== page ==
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Fire Retardant Plants And How They Can Protect Your Property
http://www.gardenreviews.com.au/phpBB3/viewtopic.php?f=14&t=8454
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Author:  rx2 [ Tue Dec 04, 2012 ]
Post subject:  Fire Retardant Plants And How They Can Protect Your Property

Fire retardant plants from Ozbreed

DID YOU know that you can reduce your risk by surrounding your home and property with fire retardant plants? Of course, they cannot completely prevent or halt a bush fire from taking hold, however they can reduce an element of risk and perhaps even delay the onset of a catastrophe, allowing more time for further preparation.

Fire retardant plants have been a much debated topic over the years, and there is a great deal of information available online about this topic. Some information is quite reliable, based on opinions and years of experience from farmers. Some however are just pure speculation. Recently the CSIRO commissioned a study into this subject, testing the ignitability of Australian plants.

This study was especially unique in the fact that it is the only scientific study that tested how quickly both dry and moist leaves of certain plants take to ignite. Based on these results, many Ozbreed plants can be recommended as fire retardant, based on their genus and species. The following is a comprehensive list detailing these plants. However it must be highlighted that any plant can burn when exposed to enough flames and heat, it is just that some are less likely to ignite or may take longer to ignite. For this reason you cannot rely on plant selection alone, but it makes sense to use plants that generally delay their ignition.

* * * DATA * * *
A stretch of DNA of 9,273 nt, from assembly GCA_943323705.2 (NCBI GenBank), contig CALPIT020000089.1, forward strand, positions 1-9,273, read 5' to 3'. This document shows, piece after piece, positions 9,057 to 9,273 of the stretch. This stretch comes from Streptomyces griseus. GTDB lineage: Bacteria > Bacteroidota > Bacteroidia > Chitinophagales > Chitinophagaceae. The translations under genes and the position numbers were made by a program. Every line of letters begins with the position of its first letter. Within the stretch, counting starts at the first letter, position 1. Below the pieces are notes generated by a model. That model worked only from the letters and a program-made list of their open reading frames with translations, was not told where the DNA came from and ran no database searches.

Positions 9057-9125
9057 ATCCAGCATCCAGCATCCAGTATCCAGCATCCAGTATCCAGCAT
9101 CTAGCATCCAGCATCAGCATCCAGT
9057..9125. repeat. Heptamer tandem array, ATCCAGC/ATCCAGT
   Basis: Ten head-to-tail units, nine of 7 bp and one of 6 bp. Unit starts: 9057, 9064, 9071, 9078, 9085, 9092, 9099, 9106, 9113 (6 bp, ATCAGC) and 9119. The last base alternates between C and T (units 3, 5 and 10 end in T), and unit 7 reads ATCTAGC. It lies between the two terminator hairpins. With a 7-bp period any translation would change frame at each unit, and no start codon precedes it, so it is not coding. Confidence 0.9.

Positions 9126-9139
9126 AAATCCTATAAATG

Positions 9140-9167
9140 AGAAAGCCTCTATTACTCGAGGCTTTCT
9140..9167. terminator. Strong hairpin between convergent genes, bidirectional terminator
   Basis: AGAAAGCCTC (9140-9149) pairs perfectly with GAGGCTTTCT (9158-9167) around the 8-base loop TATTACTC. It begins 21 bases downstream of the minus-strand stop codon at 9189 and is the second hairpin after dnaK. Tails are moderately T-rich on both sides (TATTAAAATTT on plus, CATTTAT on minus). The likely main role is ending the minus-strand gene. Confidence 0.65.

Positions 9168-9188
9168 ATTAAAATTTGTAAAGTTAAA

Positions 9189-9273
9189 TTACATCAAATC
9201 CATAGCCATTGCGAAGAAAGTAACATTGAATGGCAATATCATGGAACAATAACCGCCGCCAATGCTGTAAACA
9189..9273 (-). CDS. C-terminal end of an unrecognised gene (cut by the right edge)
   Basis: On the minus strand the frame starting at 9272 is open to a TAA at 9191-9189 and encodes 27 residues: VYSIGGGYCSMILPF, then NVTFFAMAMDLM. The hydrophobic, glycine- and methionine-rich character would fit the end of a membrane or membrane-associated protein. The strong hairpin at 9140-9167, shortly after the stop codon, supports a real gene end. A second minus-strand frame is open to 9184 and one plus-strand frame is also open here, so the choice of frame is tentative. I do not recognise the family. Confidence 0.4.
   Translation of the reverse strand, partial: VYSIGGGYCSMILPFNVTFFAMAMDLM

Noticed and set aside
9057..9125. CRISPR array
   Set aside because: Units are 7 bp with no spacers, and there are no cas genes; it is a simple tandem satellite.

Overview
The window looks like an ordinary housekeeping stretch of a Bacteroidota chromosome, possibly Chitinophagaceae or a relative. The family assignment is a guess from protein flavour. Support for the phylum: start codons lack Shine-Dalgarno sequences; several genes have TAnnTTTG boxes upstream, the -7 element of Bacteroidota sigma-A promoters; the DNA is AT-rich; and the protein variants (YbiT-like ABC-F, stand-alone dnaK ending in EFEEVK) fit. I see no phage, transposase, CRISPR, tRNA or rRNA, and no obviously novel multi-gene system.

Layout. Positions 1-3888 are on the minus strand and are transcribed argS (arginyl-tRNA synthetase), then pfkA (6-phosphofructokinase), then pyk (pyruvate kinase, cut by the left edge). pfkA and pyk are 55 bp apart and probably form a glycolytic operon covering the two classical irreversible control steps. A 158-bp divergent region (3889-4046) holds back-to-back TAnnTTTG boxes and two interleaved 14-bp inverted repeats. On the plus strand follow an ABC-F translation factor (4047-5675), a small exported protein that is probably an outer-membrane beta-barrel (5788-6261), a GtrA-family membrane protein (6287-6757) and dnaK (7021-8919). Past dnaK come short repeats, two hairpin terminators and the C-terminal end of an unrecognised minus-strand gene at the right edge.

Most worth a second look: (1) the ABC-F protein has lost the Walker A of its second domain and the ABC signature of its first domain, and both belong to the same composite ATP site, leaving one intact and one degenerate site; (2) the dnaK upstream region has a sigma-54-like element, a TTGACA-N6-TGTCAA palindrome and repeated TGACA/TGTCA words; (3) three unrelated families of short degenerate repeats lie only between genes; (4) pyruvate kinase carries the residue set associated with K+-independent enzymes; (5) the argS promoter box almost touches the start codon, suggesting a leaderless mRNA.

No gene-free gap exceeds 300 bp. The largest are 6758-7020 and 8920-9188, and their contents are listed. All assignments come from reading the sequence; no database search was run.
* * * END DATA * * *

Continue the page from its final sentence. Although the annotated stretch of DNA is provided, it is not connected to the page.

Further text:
Click here to check out the full list
http://selector.com/au/news/fire-retard ... om-ozbreed

Also:
It should be noted that plants with little or no maintenance will however need pruning in times of fire hazards, particularly if they have browned off during the hot dry weather. Turf should not be overlooked either, a lush green lawn, regardless of the variety, will help to reduce a fire hazard.

You can read full details of the CSIRO study here.
http://www.ozbreed.com.au/download/fire ... plants.pdf

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